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August 14, 2018
Moist Dermatitis or Canine Pyoderma is more commonly known as 'Hot Spots'. It is a skin condition in dogs where the skin under the fur has become irritated and lead to inflammation and infection. Common areas in which they can occur is on a dog's Chest, Head, Under Ear or Hip area. The spread of Hot Spots is very quick because of a dogs tendency to lick or bite themselves when they have an itch, but in this case, it will simply irritate the skin further spreading the infection.
What to Look Out for:
This infected area will be very painful for the dog and itchy. Continued scratching or licking of the infected area will cause further problems for the dog.
How do Hot Spots Occur:
This infection can be caused by anything that causes itchiness to the skin such as Fleas, ticks, bites, food allergies, environmental allergies, skin abrasion, poor grooming, over-scratching or biting due to stress or boredom.
Hot Spots can form due to the affective skin being weakened and open to bacterial infection. This infection will be present deep within the dog's skin and can be hard to see at first.
Which Dogs are Most Affected by Hot Spots:
Thick coated or long-haired breeds are among the most common dogs to develop Hot Spots, however under groomed dogs or dogs with dirty or matted coats are prone to developing the infection. In addition to this, if your dog swims a lot or is exposed to rain or extreme heat you should also be checking your dog regularly for Hot Spots.
How do you Treat Hot Spots:
As with any infection, it needs to be treated straight away, to relieve your dog of any pain or itching, contact your vet immediately. They will most likely shave or clip the fur surrounding the infected area, clean it and apply the appropriate medications - these will contain something to kill the bacteria and to help with pain and inflammation. They may also supply antibiotics and put the dog on a dietary plan. Following an examination of your dog, they should hopefully identify what caused the initial reaction.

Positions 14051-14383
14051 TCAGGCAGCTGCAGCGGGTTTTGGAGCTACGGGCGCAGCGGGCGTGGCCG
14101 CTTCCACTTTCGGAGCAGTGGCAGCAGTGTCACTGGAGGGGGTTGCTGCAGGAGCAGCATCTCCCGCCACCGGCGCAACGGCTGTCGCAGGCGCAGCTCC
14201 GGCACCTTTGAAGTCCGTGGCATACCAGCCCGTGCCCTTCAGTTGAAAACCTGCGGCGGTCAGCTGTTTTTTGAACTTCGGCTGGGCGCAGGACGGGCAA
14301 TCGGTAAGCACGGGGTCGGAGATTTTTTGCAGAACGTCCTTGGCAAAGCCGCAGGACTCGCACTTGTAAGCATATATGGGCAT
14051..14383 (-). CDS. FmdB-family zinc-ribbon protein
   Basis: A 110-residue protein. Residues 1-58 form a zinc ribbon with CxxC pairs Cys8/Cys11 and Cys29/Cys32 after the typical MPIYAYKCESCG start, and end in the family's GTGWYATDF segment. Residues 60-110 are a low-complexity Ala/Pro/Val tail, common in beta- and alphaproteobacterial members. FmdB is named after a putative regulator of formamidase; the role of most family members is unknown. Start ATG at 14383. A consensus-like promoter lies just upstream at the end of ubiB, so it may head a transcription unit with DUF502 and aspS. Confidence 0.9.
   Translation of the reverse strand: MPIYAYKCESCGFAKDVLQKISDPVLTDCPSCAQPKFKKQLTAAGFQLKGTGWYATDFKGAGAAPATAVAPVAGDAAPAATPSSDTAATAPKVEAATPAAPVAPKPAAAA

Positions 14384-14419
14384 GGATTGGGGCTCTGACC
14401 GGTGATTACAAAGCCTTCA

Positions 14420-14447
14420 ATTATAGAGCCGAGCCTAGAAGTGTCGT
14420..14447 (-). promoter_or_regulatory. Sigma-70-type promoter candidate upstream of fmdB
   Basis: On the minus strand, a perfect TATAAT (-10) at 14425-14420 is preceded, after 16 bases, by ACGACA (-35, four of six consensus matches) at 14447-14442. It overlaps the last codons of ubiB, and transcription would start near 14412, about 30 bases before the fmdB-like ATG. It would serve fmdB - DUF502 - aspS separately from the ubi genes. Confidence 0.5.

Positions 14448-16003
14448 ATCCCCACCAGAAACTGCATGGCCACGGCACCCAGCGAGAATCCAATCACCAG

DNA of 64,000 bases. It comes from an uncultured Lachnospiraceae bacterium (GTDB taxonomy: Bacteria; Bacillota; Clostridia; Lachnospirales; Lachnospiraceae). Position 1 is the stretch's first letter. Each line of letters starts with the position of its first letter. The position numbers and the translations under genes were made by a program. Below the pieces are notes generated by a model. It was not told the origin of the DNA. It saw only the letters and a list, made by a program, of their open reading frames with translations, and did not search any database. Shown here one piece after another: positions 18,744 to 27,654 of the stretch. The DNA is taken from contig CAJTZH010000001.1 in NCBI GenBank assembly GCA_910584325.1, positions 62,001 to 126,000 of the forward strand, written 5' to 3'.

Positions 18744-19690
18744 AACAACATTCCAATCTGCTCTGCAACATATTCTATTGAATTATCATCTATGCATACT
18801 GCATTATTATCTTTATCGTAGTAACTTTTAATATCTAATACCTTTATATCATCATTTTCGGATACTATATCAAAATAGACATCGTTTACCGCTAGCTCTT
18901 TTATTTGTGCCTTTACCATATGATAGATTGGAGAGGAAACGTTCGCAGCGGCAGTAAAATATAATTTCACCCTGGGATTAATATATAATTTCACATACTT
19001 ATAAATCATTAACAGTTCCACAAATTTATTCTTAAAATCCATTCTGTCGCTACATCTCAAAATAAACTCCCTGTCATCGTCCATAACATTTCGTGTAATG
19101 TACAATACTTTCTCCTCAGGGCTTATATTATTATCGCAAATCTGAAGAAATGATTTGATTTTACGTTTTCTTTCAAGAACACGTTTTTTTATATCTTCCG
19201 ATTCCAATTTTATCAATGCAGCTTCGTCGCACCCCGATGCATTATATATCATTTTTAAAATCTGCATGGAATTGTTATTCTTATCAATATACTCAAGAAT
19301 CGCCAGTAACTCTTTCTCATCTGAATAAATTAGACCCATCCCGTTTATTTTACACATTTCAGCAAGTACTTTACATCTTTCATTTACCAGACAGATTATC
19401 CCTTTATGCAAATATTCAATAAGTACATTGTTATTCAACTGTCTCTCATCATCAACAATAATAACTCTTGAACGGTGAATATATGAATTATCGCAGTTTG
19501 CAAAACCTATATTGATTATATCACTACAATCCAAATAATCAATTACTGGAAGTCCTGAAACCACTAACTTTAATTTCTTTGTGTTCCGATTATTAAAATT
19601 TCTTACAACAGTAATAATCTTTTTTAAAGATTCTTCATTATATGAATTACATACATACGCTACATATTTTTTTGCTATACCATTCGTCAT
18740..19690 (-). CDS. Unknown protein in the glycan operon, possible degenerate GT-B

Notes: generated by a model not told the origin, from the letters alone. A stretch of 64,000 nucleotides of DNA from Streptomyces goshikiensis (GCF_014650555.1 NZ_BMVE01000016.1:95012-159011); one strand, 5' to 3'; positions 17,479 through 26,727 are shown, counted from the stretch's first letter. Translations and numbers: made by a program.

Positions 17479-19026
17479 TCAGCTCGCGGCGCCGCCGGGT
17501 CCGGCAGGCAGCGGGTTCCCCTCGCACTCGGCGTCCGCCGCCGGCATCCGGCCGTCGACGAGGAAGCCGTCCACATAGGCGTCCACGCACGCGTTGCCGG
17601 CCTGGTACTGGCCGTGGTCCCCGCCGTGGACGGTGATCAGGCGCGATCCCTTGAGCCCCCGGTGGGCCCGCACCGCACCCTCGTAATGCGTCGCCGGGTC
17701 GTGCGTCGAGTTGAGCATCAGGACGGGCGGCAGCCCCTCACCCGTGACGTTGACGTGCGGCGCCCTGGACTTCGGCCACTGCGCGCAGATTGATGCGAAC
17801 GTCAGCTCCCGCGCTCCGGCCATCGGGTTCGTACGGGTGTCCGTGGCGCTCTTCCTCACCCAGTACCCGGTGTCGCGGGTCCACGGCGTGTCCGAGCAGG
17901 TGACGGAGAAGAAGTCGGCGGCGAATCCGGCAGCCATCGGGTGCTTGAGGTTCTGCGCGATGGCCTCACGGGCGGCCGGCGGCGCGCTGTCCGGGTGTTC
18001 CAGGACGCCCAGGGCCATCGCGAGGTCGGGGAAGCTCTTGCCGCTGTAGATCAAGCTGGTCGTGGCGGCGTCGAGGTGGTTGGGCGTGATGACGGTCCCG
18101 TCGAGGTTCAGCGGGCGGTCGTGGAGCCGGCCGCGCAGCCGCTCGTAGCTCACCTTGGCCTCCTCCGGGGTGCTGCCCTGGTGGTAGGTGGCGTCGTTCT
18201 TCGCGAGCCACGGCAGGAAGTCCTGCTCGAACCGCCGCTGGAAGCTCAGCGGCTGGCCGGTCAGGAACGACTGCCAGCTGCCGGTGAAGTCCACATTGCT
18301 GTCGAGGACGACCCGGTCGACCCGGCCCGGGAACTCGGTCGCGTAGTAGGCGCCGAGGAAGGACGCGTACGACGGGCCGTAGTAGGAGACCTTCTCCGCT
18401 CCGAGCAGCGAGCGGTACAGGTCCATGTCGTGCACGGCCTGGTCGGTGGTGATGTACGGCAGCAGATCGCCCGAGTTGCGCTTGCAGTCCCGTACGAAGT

After treatment keeps an eye on your dog to make sure they do not scratch or lick the wound, they may be given a cone collar to prevent this. Keep them medicated, bathed and cool.
Sadly due to Kye's Hot Spot placement, he could not wear a cone so Mum Barbra tried him with some sock-mittens, though he didn't seem too pleased...
How do I prevent Hot Spots?
A week on and Kye is looking much healthier and having regular check-ups with the vet.
September 18, 2018
Have you been considering if you should put your pet on a raw food diet? But what can they eat exactly and how much of it? Will raw food make my pet ill or make them act differently?
We interviewed Primal Pooch an expert in the area of Raw Food as they explain the ins and outs of why going back to basics could be the health kick your pet needs right now.
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